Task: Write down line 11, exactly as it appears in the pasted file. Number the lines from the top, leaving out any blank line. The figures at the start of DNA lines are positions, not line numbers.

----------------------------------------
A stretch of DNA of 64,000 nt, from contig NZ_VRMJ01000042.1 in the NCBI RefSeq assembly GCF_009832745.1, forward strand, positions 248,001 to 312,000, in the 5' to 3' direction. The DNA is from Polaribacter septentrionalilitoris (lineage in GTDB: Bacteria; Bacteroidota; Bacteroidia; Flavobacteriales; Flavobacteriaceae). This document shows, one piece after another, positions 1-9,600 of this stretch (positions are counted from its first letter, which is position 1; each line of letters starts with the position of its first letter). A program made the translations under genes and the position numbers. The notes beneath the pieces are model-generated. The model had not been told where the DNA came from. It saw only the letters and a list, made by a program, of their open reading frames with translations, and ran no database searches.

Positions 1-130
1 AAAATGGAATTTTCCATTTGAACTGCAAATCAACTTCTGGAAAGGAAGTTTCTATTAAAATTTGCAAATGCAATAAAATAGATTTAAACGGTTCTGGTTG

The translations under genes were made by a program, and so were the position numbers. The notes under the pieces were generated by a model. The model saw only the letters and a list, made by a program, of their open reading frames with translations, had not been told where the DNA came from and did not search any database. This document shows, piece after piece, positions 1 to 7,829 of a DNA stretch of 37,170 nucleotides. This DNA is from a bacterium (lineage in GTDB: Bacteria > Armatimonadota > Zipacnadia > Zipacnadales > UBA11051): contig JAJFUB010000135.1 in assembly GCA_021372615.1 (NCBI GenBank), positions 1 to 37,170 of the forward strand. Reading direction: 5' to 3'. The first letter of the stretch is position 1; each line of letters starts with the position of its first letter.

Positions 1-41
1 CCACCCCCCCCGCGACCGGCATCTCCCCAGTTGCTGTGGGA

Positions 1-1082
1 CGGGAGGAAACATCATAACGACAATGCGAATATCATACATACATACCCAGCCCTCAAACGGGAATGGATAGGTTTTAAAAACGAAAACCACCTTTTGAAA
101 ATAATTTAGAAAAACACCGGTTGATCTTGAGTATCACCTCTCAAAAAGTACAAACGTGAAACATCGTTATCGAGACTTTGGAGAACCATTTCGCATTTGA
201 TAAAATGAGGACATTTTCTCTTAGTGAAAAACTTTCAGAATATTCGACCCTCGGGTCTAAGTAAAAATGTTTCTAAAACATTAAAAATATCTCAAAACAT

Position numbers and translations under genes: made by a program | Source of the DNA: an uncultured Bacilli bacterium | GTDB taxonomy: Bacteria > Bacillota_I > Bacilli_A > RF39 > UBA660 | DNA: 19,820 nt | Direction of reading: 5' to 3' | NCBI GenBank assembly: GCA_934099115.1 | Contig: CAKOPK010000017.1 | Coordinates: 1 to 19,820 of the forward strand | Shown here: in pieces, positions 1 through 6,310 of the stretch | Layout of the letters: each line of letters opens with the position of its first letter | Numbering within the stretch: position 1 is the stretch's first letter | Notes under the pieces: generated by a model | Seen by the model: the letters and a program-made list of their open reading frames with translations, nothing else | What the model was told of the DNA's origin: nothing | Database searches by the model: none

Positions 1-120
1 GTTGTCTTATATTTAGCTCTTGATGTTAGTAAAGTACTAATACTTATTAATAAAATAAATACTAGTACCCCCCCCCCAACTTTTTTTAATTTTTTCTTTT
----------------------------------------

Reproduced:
Position numbers and translations under genes: made by a program | Source of the DNA: an uncultured Bacilli bacterium | GTDB taxonomy: Bacteria > Bacillota_I > Bacilli_A > RF39 > UBA660 | DNA: 19,820 nt | Direction of reading: 5' to 3' | NCBI GenBank assembly: GCA_934099115.1 | Contig: CAKOPK010000017.1 | Coordinates: 1 to 19,820 of the forward strand | Shown here: in pieces, positions 1 through 6,310 of the stretch | Layout of the letters: each line of letters opens with the position of its first letter | Numbering within the stretch: position 1 is the stretch's first letter | Notes under the pieces: generated by a model | Seen by the model: the letters and a program-made list of their open reading frames with translations, nothing else | What the model was told of the DNA's origin: nothing | Database searches by the model: none